Elisabeth Schwarzkopf and George London in “Le Nozze di Figaro”

 
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Posted by on May 31, 2017 in Bass-Baritones

 

ROSA RAISA, Soprano * 30 May 1893, Białystok, Poland + 28 September 1963, Santa Monica, California, United States;

Born Raitza Burchstein in the Russian sector of late nineteenth-century Poland, Rosa Raisa ascended with blinding quickness to the upper echelons of the operatic world. A child witness to a pogrom in which dozens in her hometown were killed, young Raitza left her Russian-language native town and traveled to Italy where she trained with Barbara Marchisio who grounded her in the early and middle nineteenth-century Italian vocal tradition. After a successful Italian debut, she came to the Chicago Opera in the fall of 1913. There she remained for 24 years as reigning dramatic soprano. The lustre of her powerful instrument and the dramatic intensity of her stage personality made her an icon of the Chicago company, regarded with awe and respect throughout the world.

Raisa’s parents were Jewish and she remained fiercely proud of her heritage throughout her life, although she converted to Catholicism only weeks before her death in order to make possible burial next to her husband in Italy. Raisa left Poland for Italy, where other relatives had already emigrated. An audition for Maestro Vincenzo Lombardi led to a scholarship at the Naples Conservatory with Marchisio accepting her not as a class member, but as a private pupil. Marchisio also counseled the girl with the “exceptional” voice in matters of career preparation, good health, and adequate sleep. Raisa graduated in June 1911 and sang “Bel Raggio” for the ceremony. After performing in several orchestral concerts, she made her operatic debut on September 6, 1913, at the Teatro Reggio in Parma. Her Leonora in Verdi’s Oberto prompted the reviewer in Orfeo to describe her voice as “magnificent, rich in sonorous and powerful notes of beautiful timbre.” Although reservations about her awkwardness were mentioned, the writer predicted, “she will be splendidly successful.”

Only two months after her first performance on any stage, Raisa sang in Baltimore and Philadelphia before making her Chicago debut, singing first at a singers’ showcase at the Blackstone Hotel, then as Aida. The following January, Raisa sang the only secondary role of her career, taking on the First Flower Maiden in Parsifal. Her first Chicago-Philadelphia Opera Company tour took her to Dallas, Los Angeles, San Francisco, Seattle, Portland, Denver, Kansas City, St. Louis, St. Paul, and Milwaukee before the end of April 1914.

In May 1914, Raisa sang at Covent Garden, introducing her voice to English audiences in Aida and later singing Elena in Mefistofele and the Countess in Le Nozze di Figaro. Paris heard her as Nedda and Desdemona and Modena made its acquaintance with her in a long run of Zandonai’s Francesca di Rimini. Rome followed, then a season in Buenos Aires. Raisa made her La Scala debut in 1916, again as Aida. Later, she created in that theater the role of Asteria in Boito’s Nerone (1924) and was the choice of Puccini and Toscanini for the title role in the 1926 premiere of Turandot.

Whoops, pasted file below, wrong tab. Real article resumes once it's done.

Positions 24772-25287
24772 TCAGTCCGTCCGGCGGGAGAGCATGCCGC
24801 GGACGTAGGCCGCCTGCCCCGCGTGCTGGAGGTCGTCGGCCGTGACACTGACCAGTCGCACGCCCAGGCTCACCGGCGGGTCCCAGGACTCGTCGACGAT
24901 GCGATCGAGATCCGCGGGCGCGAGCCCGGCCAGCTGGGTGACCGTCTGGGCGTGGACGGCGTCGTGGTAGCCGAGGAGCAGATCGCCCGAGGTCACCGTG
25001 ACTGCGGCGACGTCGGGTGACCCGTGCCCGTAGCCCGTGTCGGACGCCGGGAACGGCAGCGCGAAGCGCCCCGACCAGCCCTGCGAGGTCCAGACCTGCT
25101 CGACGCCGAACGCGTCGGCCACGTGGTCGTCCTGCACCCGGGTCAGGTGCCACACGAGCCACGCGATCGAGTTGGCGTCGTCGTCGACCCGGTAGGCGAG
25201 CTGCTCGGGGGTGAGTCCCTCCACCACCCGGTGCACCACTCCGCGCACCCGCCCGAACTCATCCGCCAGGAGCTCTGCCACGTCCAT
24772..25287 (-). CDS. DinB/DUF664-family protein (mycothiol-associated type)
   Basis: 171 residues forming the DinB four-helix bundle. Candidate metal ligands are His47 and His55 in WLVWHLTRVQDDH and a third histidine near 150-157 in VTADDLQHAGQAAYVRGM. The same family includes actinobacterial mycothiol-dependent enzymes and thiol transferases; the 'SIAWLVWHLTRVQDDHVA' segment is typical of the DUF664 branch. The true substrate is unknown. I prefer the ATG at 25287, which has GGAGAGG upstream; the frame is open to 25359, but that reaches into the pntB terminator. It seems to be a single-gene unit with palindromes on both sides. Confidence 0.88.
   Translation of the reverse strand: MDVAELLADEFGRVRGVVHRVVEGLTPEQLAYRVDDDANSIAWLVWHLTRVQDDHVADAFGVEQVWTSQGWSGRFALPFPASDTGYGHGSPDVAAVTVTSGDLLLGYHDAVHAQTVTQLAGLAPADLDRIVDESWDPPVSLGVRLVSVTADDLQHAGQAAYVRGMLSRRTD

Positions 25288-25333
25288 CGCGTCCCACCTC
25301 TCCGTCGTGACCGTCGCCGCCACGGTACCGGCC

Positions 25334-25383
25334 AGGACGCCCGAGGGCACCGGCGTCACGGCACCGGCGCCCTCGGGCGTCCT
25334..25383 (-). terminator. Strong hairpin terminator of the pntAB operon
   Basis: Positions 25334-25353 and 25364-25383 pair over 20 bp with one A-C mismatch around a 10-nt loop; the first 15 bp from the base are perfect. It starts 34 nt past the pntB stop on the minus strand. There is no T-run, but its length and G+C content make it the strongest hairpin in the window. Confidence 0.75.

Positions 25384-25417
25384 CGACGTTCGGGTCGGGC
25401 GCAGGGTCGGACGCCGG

In 1920, Raisa married Italian baritone Giacomo Rimini. They sang together often and, upon retirement, opened a school of singing in Chicago. Critics were fond of Raisa, absorbed by her dramatic intensity and authority — and a voice described by the feared Claudia Cassidy as “a royal purple dramatic soprano shot with gold and fire.”

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Rosa Raisa as Maliella

 
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Posted by on May 31, 2017 in Sopranos

 

JOAN HAMMOND, Soprano * 24 May 1912, Christchurch, New Zealand + 26 November 1996, Bowral, Australia;

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One of the great opera stars of the two decades following World War Two, Joan Hammond established a wide international following as a soprano on stage and as a recording artist.

Dame Joan was a woman of many talents. While at school, she won the NSW Junior Golf title and would eventually win the NSW Golf Championship three times and be runner-up in the nationals. In her early years, she trained in voice and violin at the Sydney Conservatorium and played violin with the Sydney Symphony Orchestra.

Although her real love was for singing, success in this field did not begin until her talent was recognised by the wife of the then NSW Governor, who raised funds to send her to Vienna in 1936. There she trained under the best tutors of the day.

While striving to maintain her career during the early years of World War Two, she drove an ambulance in London during the Blitz.

In 1941, she recorded the Puccini aria, Oh My Beloved Father, which became the first classical aria to sell more than a million records. She entertained troops and civilians during the war, even singing in underground air raid shelters and on battleships in northern Scotland.

Returning to Australia in 1946, she resumed her career by singing all the major soprano roles in Europe, the United States and Australia. From 1975 she taught at the Victorian College of the Arts. She was the first artistic director of the Victoria State Opera and in 1974 she was created Dame of the British Empire.

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Posted by on May 24, 2017 in Sopranos